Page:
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In re WorldCom


October 16, 2007


The opinion of the court was delivered by: Denise Cote, District Judge

This Document Relates to: ALL ACTIONS


Howard Gimbel ("Gimbel") and Marvin Davis ("Davis") have moved for reconsideration of a decision entered on July 5, 2007, which barred them from arbitrating claims against UBS Financial Services Inc. ("UBSFS") to the extent that those claims rest on transactions in WorldCom options or other WorldCom securities.

Gimbel and Davis were members of the class that brought federal securities law claims against individuals and entities associated with WorldCom, Inc. ("WorldCom"), including an underwriter affiliated with UBSFS. They did not opt out of the class action, and are bound by the release entered in the WorldCom class action. Indeed, Davis submitted a proof of claim to and recovered from the WorldCom class action settlement fund. Gimbel and Davis also challenge, pursuant to Rule 65(d), Fed. R. Civ. P., the injunction issued against them on July 20.

The Gimbel and Davis motion does not identify any basis for reconsideration; it either raises new issues or reargues issues already litigated and lost. At no point does it point to an argument or authority presented to this Court that was overlooked in the July 5 decision. Therefore, the motion for reconsideration is denied. The attack on the July 20 injunction is rejected, as the injunction fully complied with the requirements of Rule 65(d).


On June 22, 2006, Gimbel and Davis commenced an arbitration against UBSFS before the Chicago Board Options Exchange to recover losses they had incurred in trading WorldCom securities. UBSFS, which was formerly known as Paine Webber, Inc., had served as their broker. They claimed that they should have been advised to diversify their holdings instead of advised to sell naked put options on WorldCom stock.*fn1 UBSFS raised as an affirmative defense the claimants' failure to opt out of the WorldCom class action, and on May 11, 2007 requested an injunction barring the arbitration pursuant to the judgment entered in the WorldCom securities class action. Pursuant to a scheduling order, Gimbel and Davis submitted their written opposition to the UBSFS request on June 1.*fn2 It consisted of ten single-spaced pages and attachments. They also filed an unauthorized sur-reply on June 19. Counsel were heard at a conference held on June 22, and an Opinion of July 5 granted the request for an injunction. That Opinion is incorporated by reference, and familiarity with it is assumed. In re WorldCom, Inc. Sec. Litig., No. 02 Civ. 3288 (DLC), 2007 WL 1946685 (S.D.N.Y. July 5, 2007)("July 5 Opinion").*fn3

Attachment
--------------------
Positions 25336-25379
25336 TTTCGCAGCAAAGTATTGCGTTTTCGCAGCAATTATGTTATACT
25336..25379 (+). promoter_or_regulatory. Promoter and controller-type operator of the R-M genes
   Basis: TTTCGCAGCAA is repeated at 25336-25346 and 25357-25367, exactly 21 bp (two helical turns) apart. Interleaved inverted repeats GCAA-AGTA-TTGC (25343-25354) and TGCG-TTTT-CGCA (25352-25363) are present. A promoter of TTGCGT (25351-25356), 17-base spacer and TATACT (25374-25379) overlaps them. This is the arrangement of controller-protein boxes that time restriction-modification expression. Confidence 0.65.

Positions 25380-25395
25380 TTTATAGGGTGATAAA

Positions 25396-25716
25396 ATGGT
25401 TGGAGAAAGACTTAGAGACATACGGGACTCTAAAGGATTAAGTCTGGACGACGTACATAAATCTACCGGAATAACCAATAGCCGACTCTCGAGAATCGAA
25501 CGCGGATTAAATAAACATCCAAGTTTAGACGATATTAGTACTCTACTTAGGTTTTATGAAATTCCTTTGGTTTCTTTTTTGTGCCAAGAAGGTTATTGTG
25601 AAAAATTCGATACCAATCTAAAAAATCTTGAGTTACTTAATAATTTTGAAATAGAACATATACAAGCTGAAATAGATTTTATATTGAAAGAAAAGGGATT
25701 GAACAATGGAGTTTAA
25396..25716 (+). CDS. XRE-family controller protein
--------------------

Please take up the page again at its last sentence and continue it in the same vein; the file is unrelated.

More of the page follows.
The July 5 Opinion required UBSFS to submit its proposed injunction upon notice to the claimants not later than July 13.

On July 18, the claimants commented on the language of the proposed injunction.*fn4 A permanent injunction was issued that day ("July 20 Order"). In brief, the July 20 Order enjoined the claimants from arbitrating against UBSFS or its affiliates claims arising out of claimants' transactions in securities issued by WorldCom as well as options based on the value those securities.

On July 25, the claimants filed a motion for reconsideration. UBSFS has opposed the motion, and the claimants filed their reply on August 20.


I. Motion for Reconsideration

The standard for a motion for reconsideration is strict, and "reconsideration will generally be denied unless the moving party can point to controlling decisions or data that the court overlooked -- matters, in other words, that might reasonably be expected to alter the conclusion reached by the court." Shrader v. CSX Trans., Inc., 70 F.3d 255, 257 (2d Cir. 1995). Reconsideration "should not be granted where the moving party seeks solely to relitigate an issue already decided," nor may the moving party "advance new facts, issues or arguments not previously presented to the Court." Shamis v. Ambassador Factors Corp., 187 F.R.D. 148, 151 (S.D.N.Y. 1999). The decision to grant or deny the motion is within the sound discretion of the district court. See Devlin v. Transp. Commc'n Int'l Union, 175 F.3d 121, 132 (2d Cir. 1999).